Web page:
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Reds could be in trouble for years

When your team is not a contender in Major League Baseball, it is customary to start stripping down the roster at the July 31 trade deadline. Each year, we see high-priced veterans who are having a solid campaign getting moved for a nice haul of a few prospects, hopefully men who can help in a few years when the team is in a better position.

This certainly should be the case for the Cincinnati Reds. Under manager Dusty Baker, the Reds made the playoffs twice in the earlier part of the decade but failed to advance past the National League Division Series both times. First, Cincinnati fell in a three-game sweep to the Philadelphia Phillies before blowing a 2-0 series lead to the San Francisco Giants, who would go on to win the World Series.

At the end of July 5, the Reds are sitting at 36-44 and 16.5 games behind the NL Central-leading St. Louis Cardinals. Cincinnati is only two games ahead of the Milwaukee Brewers, who have won eight straight with hopes of climbing out of the cellar. The Reds are going nowhere and doing it quickly under manager Bryan Price, who seems more exasperated by the day.

The problem for Cincinnati’s front office are the contracts many of the players are currently on. First baseman Joey Votto looked poised to become one of the best players in the game after his 2011 season, when he eclipsed 25 home runs for the fourth straight year and knocked in more than 100 RBI for his second consecutive campaign. Votto has been solid since, but certainly not worth the 10-year, $225 million deal he will be on until the end of the 2023 season. Considering Votto is already 31 years old, that contract is absolutely untradeable.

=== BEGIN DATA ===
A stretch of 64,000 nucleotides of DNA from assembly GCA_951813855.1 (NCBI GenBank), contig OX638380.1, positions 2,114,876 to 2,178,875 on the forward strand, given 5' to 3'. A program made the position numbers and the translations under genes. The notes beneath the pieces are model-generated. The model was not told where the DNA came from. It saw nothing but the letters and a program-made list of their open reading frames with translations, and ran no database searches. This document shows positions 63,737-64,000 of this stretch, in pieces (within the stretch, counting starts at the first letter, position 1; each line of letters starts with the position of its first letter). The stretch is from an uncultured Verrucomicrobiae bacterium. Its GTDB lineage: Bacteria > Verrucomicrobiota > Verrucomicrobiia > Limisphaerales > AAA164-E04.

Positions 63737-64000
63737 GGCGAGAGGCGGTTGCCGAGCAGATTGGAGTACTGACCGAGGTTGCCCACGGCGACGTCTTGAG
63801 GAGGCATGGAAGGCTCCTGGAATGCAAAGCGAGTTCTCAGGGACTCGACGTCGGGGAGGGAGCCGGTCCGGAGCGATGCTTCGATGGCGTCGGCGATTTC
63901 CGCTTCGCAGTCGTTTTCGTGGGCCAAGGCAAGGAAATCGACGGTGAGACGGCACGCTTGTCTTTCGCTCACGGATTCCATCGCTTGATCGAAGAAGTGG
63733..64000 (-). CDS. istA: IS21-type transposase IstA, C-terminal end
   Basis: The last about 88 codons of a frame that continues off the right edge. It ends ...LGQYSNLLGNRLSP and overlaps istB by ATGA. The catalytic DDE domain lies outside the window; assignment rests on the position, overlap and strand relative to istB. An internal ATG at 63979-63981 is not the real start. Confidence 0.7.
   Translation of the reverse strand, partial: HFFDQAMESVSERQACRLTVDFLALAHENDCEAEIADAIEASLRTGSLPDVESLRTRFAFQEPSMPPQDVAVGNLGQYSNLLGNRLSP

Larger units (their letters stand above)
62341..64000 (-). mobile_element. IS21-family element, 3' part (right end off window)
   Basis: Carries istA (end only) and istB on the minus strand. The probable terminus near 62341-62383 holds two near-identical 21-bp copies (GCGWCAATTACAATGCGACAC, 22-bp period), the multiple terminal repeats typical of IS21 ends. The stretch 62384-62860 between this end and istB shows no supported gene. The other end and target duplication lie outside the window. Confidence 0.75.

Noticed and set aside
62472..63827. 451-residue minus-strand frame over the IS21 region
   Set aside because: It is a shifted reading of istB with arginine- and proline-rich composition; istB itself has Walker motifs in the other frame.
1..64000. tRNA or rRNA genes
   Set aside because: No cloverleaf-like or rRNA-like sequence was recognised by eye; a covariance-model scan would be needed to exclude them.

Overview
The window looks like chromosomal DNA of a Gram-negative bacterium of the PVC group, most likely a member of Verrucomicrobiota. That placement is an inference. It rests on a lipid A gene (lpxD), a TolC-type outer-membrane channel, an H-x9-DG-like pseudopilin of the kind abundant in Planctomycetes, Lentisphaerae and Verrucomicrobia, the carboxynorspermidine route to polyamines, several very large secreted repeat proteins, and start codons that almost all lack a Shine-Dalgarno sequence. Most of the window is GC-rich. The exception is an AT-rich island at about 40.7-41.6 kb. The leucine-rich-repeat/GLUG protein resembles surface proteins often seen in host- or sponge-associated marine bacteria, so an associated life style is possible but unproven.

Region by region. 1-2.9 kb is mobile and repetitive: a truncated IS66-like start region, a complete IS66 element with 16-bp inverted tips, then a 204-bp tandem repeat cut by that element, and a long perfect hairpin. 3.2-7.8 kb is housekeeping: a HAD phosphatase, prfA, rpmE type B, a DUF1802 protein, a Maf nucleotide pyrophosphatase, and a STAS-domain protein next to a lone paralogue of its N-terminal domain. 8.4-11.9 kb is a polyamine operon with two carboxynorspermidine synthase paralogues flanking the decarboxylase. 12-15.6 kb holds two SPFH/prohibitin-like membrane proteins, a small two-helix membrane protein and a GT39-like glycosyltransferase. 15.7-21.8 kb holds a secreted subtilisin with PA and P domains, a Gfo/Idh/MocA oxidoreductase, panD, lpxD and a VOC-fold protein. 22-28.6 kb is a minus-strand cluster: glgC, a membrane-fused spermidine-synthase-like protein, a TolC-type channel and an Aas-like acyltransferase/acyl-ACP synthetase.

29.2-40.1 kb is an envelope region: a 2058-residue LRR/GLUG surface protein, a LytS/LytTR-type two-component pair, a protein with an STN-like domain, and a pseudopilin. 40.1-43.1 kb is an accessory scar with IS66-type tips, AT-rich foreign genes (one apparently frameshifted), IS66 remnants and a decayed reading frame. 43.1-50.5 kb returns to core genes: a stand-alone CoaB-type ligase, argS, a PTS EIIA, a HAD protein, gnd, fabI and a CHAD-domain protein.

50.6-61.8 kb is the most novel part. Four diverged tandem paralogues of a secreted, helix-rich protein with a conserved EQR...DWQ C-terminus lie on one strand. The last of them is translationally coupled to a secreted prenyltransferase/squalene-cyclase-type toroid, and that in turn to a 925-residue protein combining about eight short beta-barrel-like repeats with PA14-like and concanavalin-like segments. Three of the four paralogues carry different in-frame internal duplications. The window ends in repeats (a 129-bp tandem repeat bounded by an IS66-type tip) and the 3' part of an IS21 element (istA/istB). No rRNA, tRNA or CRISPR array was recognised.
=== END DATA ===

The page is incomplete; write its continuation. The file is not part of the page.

Then there is second baseman Brandon Phillips. When all is set and done, Phillips will be a borderline Hall-0f-Fame candidate. However, his contract is crushing Cincinnati at the moment. Phillips is 34 years old and hitting .279 with five home runs. He’s still due a prorated amount of his $12 million this year before getting paid $13 and $14 million in 2016 and 2017, respectively.

The only true trading chip is starting pitcher Johnny Cueto, who will be a free agent after this season. Cueto has been brilliant in each of the last two seasons and could provide the Reds with a major haul from a contender. If the Reds are wise, they shop Cueto aggressively over the next three weeks before dealing him to the highest bidder.

It will be an interesting July in Cincinnati, with so many players entrenched on the roster of a bad team. General manager Walt Jocketty will have to work some magic, and perhaps even deal All-Star third baseman Todd Frazier to speed up the rebuilding process.


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